Bill Erwin operates Erwin Orchards and Cider Mill.
(sound of rolling apples)
Apple pickers are plucking fruit and gently rolling the apples into a big wooden crate for
shipping to retailers. Erwin says it seemed risky to change farming methods in the
“We’ve been used to the chemistries. We’ve been used to the program and, uh, we
weren’t sure that using lighter chemistries was going to work and we weren’t sure that we
were going to be able to control the bugs.”
Erwin says pesticides are reliable. They kill bugs. The fruit looks good. And the orchard
is nice looking in that there’s no wildlife, bugs, birds or otherwise in the area for very
long. But Erwin says all the beneficial insects, such as ladybugs and spiders that eat bugs
that ruin fruit were also gone. Erwin says he noticed something else that bothered him –
humming bird nests – but no baby humming birds.
So, Erwin and a lot of other Michigan apple growers gave Integrated Pest Management a
shot. Erwin says they found using tactics such as mating disruption of pests works. The
worm in the apple is actually the coddling moth’s larvae which burrow into the fruit.
Apple growers used the female coddling moth’s pheremones against the insect. By
saturating the orchard with pheremones, males didn’t know which way to turn to find a
mate. No mate, no eggs. No eggs, no worm in the apple. And Erwin says he noticed
“Now we find humming birds. We find little baby humming bird nests everywhere in this
orchard. We see bluebirds out here. You never used to see those. And, so, we know we’re
doing something good with the environment and that makes us feel good about this
program. They’ve taught us something and it’s gonna be something we’re going to keep
And it appears the results are good.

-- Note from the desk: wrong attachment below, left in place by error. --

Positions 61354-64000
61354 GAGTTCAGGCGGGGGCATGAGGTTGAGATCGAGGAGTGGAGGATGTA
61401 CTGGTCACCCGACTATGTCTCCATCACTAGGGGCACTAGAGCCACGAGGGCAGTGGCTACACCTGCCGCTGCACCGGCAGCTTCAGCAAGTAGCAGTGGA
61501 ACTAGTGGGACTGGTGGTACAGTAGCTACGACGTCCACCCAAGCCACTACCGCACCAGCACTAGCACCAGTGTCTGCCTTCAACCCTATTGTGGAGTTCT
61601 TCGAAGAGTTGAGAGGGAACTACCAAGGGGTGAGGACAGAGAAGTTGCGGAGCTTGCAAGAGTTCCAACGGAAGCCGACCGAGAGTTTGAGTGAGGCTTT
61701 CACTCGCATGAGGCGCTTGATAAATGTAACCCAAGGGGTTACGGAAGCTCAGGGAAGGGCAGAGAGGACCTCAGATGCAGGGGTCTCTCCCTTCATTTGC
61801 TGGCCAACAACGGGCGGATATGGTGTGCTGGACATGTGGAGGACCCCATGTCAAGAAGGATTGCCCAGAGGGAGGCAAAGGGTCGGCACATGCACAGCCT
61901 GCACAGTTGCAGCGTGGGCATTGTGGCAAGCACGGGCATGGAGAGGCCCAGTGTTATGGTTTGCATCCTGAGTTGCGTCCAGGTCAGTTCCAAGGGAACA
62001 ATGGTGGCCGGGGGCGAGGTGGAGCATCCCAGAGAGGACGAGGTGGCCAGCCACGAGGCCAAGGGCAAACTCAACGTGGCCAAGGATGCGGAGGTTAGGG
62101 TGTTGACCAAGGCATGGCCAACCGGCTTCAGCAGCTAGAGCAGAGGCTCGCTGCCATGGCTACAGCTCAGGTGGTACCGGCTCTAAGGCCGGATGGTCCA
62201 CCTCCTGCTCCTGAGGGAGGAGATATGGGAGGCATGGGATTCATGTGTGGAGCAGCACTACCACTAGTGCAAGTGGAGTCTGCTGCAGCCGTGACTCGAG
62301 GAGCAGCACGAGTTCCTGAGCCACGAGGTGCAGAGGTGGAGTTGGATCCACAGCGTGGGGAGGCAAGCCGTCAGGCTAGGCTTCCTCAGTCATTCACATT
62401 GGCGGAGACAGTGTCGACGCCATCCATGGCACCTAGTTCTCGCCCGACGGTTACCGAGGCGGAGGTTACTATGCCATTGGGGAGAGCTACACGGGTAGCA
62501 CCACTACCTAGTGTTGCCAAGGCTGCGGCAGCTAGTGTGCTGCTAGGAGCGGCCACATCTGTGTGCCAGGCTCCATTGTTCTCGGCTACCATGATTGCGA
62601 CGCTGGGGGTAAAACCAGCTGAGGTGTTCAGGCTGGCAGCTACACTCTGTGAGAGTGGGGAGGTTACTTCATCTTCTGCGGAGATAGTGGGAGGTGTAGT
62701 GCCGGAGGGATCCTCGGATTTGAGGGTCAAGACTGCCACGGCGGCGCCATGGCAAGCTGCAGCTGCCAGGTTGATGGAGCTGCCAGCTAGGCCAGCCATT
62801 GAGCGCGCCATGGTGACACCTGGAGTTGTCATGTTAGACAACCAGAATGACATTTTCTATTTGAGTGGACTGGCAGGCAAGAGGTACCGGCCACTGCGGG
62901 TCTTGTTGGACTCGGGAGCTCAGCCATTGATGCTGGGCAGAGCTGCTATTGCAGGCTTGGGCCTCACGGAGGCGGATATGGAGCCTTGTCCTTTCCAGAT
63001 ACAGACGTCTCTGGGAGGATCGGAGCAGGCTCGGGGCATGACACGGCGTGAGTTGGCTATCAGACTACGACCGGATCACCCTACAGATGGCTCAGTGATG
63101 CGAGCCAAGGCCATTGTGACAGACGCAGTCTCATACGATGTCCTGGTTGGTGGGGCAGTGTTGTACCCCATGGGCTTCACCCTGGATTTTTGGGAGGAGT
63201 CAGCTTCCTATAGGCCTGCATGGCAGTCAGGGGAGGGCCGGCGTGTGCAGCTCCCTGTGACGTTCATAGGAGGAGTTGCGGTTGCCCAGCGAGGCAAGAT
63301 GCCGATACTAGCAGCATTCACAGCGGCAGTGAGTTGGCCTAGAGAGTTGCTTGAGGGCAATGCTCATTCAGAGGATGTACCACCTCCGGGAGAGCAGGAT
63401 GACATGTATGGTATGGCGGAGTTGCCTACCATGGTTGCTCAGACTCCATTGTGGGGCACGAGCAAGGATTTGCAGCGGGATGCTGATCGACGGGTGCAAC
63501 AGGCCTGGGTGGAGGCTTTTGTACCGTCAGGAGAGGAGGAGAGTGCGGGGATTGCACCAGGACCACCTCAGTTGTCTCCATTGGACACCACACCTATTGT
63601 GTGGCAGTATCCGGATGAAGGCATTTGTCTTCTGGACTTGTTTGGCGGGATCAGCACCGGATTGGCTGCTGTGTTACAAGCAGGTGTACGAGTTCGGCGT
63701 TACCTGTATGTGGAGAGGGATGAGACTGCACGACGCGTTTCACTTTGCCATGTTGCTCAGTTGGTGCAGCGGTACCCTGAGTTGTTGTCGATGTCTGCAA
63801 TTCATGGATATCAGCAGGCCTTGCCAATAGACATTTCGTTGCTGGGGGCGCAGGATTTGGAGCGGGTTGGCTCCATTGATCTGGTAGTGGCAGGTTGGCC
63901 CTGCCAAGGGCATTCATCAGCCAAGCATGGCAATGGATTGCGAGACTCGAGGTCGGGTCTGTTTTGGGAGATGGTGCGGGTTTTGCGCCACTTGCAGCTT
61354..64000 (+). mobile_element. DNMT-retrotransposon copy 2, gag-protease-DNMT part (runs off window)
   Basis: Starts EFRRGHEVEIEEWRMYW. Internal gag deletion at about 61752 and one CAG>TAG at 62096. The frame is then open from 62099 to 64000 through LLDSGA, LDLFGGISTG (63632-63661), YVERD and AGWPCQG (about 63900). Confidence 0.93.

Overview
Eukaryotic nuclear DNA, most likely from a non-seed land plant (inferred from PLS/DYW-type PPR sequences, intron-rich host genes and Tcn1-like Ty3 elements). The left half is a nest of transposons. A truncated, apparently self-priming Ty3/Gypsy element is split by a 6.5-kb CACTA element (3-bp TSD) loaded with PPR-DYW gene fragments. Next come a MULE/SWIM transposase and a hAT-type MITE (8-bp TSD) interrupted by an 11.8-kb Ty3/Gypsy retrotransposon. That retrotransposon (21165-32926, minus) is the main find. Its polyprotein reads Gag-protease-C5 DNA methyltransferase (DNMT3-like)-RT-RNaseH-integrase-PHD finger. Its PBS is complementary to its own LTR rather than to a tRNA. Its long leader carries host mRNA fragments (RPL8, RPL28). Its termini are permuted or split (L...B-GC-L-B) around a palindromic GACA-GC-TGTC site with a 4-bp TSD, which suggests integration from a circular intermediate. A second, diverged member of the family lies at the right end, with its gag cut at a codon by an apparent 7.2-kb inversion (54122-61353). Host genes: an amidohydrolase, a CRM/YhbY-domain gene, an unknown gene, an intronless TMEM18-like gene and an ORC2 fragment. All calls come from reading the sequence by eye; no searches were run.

The Center for Agricultural Partnership’s Larry Elworth says the three year project was a
“Growers had at least as good if not better quality apple crops than they had before. Fewer bites
from insects chewing on the surface. A lot fewer worms that had burrowed inside the
apples which gave them a higher quality crop and they actually got more revenue for
their crop than they’d been getting before. And they were also able to reduce their overall
costs for controlling insects.”
Gerber Baby Foods is relieved. By getting orchards closer to its plant to reduce pesticide
use, it’s ensured a local supply of apples. Otherwise, it meant trucking in fruit from
farther away and paying more for fruit that met consumers’ demands for pesticide free
For the Great Lakes Radio Consortium, this is Lester Graham.
Recent press reports indicate that the Food and Drug Administration may soon consider lifting a four-year moratorium on mercury testing in fish. But FDA officials say there never was a moratorium. The Great Lakes Radio Consortium’s Matt Shafer Powell has more:
Recent press reports indicate that the Food and Drug Administration may soon consider
lifting a four-year moratorium on mercury testing in fish. But FDA officials say there
never was a moratorium. The Great Lakes Radio Consortium’s Matt Shafer Powell has
Officials at the FDA say they take all possible food contamination seriously. As a result,
they say they never stopped testing for mercury in fish. Michael Bender of the Mercury
Policy Project believes that’s partially true. He says the FDA has continually done what’s
known as a “market basket survey”. That’s a small sampling of the most popular kinds
of fish. But he says the agency did scale back on more comprehensive testing four years
“They still continue with their market basket survey, so you can’t say they didn’t do any
testing. But, you know, in order to get an adequate sampling size, you’ve got to do
hundreds of samples.”
The FDA did issue an advisory last year about the dangers of eating too much of certain
kinds of predatory fish, like shark. But Bender says the agency used old data and old
standards to support the advisory. He says more comprehensive testing over the last few
years might have lead to warnings about other kinds of fish as well.
For the Great Lakes Radio Consortium, I’m Matt Shafer Powell.